Afghanistan: Focus on winter education

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KABUL, 13 February (IRIN) - Remember the name Mursal. One day the 13-year-old Afghan girl is going to be president of her country, she says. Right now, though, she's just started school for the first time in her life.

"I am very happy to be in school. Some of my friends are not going and are playing, but I want to come to school," she told IRIN in the capital, Kabul.

At a time when most schools are closed for winter, Mursal is one of 16,000 Kabul children still going to classes in an effort to make up for the years of lost education.

Just as she was set to begin school as a six-year-old, the Taliban came and banned girls' education, and she ended up spending six years as a refugee in Pakistan. There, she was unable to go to school, and even when she returned to Afghanistan in September she could not join a classroom due to a requirement that all children had to show a 50 percent attendance record for the previous year, or wait until the next school year began.

But then a joint project between the United Nations Children's Fund (UNICEF), the Bangladeshi NGO BRAC and the Afghan education ministry ensured that 160 Kabul schools stayed open over the three-month winter break to accommodate pupils such as Mursal and enable them to catch up on their studies by the time the new school year starts in March.

For three hours every morning at the Abdul Ghafnoor Nadim School in Kabul, Mursal sits jammed three to a desk that was only designed for two, and learns the Dari language, mathematics and about religion. Her two precious schoolbooks are carefully covered in "Best Wishes" wrapping paper and plastic to protect them.

In the same class, 16-year-old Basmina is also revelling in her first chance to go to school, thanks to the winter programme. "Coming to school is the best part of my day," she told IRIN. Before, her days were taken up by washing dishes, scrubbing clothes and helping with the cooking. Now, when she goes home, she revises what she has learnt in the morning before helping around the house. Her sights are set on becoming a doctor.

BRAC's education programme manager, Shahidul Hasan, told IRIN in Kabul that the idea for winter catch-up classes in Afghanistan came from BRAC's experience in Bangladesh. "Many children had dropped out, because there were no schools, or they were too far away." Children there were put into special accelerated learning classes so they could make up for the time they had lost.

In Afghanistan, where more than two decades of war has disrupted education, the need for extra tuition was crucial, he said. "When we came to Afghanistan, we found a lot of children absent from schools, and many returnees had never gone to school in Pakistan or Iran."

So, after discussions late last year, BRAC trained 636 teachers to help keep the Kabul schools open over the traditional holiday period. They had been swamped with children wanting to take advantage of the extra opportunity, and turned away twice as many as they could take. Already, the organisation has a plan to expand the programme to 2,000 schools across the country in areas where there have been low enrolment rates.

The UNICEF communication officer in Kabul, Edward Cawardine, told IRIN about US $250,000 had been put into the winter schools programme, with UNICEF contributing cash and materials. "The enthusiasm for the programme shows that Afghans haven't lost faith in education as a way to improve their future."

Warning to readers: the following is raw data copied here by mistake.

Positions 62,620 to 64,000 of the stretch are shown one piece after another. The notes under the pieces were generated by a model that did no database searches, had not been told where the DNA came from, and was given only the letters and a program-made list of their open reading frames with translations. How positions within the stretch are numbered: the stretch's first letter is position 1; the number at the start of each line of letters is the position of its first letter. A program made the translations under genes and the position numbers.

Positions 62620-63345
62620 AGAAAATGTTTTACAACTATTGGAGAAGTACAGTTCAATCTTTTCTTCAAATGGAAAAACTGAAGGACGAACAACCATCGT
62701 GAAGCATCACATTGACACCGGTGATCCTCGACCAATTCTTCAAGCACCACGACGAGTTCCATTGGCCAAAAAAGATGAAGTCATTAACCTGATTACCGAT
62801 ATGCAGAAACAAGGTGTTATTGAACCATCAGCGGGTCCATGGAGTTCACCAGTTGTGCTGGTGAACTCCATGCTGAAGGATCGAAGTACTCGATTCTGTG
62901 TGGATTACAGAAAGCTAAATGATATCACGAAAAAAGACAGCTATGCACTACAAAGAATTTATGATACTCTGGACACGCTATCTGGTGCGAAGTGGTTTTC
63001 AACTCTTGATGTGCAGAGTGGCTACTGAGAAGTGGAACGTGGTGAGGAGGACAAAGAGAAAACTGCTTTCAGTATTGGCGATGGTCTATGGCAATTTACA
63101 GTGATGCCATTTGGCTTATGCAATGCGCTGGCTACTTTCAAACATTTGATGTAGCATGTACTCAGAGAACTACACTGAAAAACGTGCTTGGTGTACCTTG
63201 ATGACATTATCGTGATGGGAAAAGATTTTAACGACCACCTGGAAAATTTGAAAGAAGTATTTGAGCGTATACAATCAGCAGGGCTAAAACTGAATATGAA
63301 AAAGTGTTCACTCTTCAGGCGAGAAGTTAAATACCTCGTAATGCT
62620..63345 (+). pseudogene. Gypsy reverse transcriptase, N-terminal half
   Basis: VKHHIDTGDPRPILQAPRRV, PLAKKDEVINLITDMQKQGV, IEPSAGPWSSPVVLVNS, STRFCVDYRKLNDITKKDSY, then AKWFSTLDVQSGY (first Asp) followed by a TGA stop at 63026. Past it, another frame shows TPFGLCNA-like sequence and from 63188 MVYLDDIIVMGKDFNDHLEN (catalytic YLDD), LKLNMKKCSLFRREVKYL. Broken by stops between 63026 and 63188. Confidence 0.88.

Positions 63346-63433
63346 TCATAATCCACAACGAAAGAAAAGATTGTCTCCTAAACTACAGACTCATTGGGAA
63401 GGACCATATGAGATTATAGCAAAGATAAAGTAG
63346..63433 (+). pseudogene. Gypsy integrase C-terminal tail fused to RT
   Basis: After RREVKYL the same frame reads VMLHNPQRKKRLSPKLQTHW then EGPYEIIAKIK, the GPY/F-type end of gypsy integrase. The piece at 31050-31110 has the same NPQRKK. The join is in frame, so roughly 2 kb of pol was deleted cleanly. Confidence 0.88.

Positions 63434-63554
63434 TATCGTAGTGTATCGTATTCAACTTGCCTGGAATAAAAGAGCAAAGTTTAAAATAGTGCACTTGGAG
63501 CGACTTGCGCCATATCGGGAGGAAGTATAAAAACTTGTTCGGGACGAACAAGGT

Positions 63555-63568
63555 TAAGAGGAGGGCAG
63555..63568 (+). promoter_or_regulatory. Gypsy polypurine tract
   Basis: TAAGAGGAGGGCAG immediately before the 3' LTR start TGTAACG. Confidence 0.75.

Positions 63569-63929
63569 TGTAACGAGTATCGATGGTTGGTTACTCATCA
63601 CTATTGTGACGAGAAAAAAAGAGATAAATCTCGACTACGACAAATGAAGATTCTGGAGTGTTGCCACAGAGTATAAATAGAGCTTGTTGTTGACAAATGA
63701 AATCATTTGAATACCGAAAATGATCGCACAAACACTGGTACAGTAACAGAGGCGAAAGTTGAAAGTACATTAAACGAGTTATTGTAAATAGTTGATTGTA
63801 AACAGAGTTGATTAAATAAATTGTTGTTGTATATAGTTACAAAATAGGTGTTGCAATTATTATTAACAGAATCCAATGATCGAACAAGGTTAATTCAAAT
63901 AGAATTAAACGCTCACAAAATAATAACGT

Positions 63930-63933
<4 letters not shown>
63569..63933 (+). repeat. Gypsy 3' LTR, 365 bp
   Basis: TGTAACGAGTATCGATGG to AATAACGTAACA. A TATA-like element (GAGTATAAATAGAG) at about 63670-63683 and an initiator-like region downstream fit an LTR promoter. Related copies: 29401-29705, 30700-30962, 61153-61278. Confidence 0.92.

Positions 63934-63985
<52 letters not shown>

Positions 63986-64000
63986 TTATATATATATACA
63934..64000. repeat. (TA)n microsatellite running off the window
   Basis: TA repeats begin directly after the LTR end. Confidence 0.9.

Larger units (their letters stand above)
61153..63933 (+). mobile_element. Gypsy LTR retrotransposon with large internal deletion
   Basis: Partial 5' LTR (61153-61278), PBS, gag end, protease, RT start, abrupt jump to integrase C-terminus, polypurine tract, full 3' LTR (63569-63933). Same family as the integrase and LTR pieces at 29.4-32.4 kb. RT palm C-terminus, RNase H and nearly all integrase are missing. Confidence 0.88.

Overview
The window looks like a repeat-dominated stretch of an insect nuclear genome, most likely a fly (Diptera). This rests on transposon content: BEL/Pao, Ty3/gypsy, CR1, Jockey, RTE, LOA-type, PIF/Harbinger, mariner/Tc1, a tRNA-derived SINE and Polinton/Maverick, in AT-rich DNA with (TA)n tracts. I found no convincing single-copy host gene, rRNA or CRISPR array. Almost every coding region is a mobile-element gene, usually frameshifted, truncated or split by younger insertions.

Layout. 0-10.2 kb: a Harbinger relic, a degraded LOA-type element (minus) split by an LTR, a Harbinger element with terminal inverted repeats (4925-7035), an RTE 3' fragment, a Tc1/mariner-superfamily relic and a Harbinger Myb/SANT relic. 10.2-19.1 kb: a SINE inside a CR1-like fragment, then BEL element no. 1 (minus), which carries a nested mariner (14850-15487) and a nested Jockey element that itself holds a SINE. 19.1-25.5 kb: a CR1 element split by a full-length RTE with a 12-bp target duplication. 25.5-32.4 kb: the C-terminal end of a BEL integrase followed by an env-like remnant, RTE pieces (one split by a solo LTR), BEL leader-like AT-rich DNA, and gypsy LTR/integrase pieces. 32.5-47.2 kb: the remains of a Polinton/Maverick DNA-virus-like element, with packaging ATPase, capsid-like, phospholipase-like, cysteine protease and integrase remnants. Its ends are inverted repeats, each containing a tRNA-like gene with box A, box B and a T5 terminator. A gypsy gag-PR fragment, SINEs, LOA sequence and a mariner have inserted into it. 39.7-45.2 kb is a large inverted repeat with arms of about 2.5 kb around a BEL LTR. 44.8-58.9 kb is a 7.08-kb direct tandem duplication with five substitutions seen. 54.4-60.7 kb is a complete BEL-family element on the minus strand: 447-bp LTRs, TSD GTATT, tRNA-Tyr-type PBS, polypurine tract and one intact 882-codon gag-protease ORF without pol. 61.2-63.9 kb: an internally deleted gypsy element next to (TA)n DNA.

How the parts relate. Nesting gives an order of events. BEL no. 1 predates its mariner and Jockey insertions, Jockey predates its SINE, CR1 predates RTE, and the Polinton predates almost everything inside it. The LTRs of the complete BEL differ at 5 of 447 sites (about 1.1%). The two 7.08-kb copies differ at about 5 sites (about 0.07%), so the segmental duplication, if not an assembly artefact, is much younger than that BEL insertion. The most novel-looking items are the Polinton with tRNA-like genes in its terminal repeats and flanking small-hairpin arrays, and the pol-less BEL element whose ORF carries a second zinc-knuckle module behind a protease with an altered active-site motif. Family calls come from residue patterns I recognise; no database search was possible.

The organisation is already preparing for the new school year, and estimates about 4 million children will enter classrooms in March, an increase of a million over 2002. This is out of a total school population of about 4.5 million.

Cawardine said there were a number of reasons why up to 500,000 Afghan children would continue to miss out on education, including difficulties getting to schools, a lack of teachers, and families feeling it was more beneficial for their children to work than go to school. One other reason is lingering conservative opposition to girls attending classes.

But despite some sporadic attacks on schools last year, the UNICEF information officer, Chulho Hyun, said, he was hopeful that the new school year would get under way without any disruption. "Our concern is that if attacks did happen again, it could interrupt the momentum that has been built up over the last year." To counter this, it was vital to work with communities and build on the obvious enthusiasm for education, especially for girls, he said.

Back at Abdul Ghafnoor Nadim School, a separate programme is revealing how desperate Afghan children are for education. The government-run scheme allows children to attend extra classes over winter for less than $1 a month to further advance their learning. Already 400 students have enrolled for the classes at this school, with more coming every day.

Sixteen-year-old Mohammad Parviz told IRIN he would rather be in school learning geometry than be out with his friends during the holidays. "Last year I was top of the fifth class. Why should I waste my time playing when I can carry on studying and stay at the top of my class?"

A teacher, Sohaila Forugh, said she was thrilled to see so many children taking the opportunity for extra classes over winter. She herself did virtually no teaching when the Taliban were in control of the country, and is now trying her hardest to help the children who also missed out on school for up to six years.

With her chalk in a battered Nivea tin and reading from a book to a class of 30 girls getting their first taste of education, her enthusiasm is obvious. "Take our voice to the world. We've lost so many years of education, and tell them that we were doing nothing for six years, but now we will go forward and study," she told IRIN.


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